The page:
Welcome to this week’s edition of Weekend Wonderings. Grab whatever beverage that you need and let’s proceed. My Lovely Bride and I will. You can be sure of that. This coming week we’ll be taking a couple days off to celebrate our 25th wedding anniversary. As I tell her, it’s been the best 25 (26 if you count courtship) years of my life. To no one’s surprise, we both agree on that sentiment.
This is of some interest: researchers at the James have genetically modified immune cells (T-cells) that hunt down and kill cancer cells, multiple myeloma, in this case, themselves a product of genetic “modification”. Below are the quick hitters.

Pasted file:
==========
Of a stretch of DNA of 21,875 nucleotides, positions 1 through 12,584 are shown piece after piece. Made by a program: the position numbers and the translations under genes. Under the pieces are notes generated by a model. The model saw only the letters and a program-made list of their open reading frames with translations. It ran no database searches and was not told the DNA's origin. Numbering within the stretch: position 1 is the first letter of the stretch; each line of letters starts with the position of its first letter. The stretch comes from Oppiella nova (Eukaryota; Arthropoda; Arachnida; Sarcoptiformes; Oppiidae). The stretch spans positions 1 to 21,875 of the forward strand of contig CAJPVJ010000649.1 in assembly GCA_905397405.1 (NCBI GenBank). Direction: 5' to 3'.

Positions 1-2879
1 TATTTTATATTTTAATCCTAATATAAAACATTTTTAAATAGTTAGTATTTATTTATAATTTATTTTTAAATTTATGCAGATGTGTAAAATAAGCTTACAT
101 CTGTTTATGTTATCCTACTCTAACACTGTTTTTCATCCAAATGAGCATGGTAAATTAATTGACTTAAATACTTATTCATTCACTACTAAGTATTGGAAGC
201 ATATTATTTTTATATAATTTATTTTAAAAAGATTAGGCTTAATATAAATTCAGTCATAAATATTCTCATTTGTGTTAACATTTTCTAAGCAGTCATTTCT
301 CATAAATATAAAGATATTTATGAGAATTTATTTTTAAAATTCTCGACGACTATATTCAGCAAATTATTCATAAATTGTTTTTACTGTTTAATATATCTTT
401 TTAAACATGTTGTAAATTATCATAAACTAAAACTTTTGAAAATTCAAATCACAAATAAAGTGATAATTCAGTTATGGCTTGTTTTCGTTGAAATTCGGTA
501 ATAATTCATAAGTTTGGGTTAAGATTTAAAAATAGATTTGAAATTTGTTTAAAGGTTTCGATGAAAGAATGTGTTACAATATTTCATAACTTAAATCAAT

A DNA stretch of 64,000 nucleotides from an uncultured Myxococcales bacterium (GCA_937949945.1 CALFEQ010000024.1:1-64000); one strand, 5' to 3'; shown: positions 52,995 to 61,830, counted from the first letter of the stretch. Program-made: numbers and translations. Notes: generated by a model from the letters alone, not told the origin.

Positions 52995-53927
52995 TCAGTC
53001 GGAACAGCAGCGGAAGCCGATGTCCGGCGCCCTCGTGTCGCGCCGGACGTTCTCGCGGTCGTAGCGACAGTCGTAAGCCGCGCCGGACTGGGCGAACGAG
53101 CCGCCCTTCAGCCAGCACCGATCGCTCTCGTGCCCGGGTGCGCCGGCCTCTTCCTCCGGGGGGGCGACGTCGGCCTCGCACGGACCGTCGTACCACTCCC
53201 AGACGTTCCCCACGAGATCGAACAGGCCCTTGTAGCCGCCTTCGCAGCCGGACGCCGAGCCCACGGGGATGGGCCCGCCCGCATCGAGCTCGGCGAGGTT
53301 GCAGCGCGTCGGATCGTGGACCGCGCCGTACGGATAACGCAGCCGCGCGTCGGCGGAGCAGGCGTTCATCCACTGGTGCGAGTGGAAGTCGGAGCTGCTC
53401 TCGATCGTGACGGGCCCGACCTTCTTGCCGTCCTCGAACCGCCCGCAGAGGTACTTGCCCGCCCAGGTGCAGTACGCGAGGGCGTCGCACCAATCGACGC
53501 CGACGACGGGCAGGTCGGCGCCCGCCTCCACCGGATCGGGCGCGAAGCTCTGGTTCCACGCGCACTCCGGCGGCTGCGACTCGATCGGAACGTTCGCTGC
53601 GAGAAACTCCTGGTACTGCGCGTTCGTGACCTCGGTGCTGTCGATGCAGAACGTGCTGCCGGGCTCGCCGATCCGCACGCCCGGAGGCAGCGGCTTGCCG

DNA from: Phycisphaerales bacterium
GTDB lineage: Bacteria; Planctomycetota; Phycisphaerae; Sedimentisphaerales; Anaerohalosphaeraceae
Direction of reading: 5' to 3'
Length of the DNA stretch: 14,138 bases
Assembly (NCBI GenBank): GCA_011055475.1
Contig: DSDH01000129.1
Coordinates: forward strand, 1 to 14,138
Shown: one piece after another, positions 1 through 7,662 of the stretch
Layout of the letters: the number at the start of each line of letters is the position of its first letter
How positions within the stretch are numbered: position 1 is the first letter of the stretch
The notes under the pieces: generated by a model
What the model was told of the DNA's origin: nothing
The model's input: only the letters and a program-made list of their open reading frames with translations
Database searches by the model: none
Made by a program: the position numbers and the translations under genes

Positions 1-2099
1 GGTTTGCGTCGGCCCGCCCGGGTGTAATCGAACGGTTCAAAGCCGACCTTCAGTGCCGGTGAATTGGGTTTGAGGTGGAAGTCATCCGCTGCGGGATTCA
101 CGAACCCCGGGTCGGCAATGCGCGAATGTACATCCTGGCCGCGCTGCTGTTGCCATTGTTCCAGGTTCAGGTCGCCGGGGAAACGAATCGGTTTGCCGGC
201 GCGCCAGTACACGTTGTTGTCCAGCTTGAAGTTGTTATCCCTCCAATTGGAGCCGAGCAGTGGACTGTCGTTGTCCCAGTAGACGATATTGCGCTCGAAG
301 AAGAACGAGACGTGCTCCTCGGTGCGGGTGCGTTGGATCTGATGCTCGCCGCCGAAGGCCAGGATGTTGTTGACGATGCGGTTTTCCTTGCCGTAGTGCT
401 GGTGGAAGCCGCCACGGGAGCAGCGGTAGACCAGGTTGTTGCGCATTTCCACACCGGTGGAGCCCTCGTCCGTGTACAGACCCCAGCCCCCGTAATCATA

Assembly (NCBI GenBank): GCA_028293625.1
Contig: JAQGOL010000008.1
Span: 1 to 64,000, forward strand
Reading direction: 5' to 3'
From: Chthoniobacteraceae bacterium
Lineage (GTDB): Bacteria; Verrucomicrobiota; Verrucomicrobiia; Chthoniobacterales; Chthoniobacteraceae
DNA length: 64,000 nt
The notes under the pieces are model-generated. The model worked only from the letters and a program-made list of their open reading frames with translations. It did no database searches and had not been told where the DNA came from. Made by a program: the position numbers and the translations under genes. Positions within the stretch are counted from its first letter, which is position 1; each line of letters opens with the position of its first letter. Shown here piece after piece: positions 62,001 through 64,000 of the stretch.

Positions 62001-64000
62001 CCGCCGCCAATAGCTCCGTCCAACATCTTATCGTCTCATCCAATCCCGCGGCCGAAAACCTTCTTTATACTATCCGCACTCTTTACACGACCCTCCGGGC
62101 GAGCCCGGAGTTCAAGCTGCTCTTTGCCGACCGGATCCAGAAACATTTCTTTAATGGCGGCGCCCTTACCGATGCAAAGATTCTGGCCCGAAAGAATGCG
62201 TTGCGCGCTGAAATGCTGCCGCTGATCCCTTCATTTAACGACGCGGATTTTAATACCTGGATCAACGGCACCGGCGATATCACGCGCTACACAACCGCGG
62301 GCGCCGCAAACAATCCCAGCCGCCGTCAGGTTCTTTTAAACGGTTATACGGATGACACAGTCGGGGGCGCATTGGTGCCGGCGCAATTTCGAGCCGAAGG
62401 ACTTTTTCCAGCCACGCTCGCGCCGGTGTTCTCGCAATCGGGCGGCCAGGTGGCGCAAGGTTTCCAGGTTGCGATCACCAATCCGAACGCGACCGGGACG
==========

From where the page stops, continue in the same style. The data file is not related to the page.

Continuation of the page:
A new study by researchers at The Ohio State University Comprehensive Cancer Center – Arthur G. James Cancer Hospital and Richard J. Solove Research Institute (OSUCCC – James) provides evidence that genetically modifying immune cells might effectively treat multiple myeloma, a disease that remains incurable and will account for an estimated 24,000 new cases and 11,100 deaths in 2014.
The researchers modified a type of human immune cell – called T lymphocytes, or T cells – to target a molecule called CS1, which is found on more than 95 percent of myeloma cells, and to kill the cells. The researchers grew the modified cells in the lab to increase their numbers and then injected them into an animal model where they again killed human myeloma cells.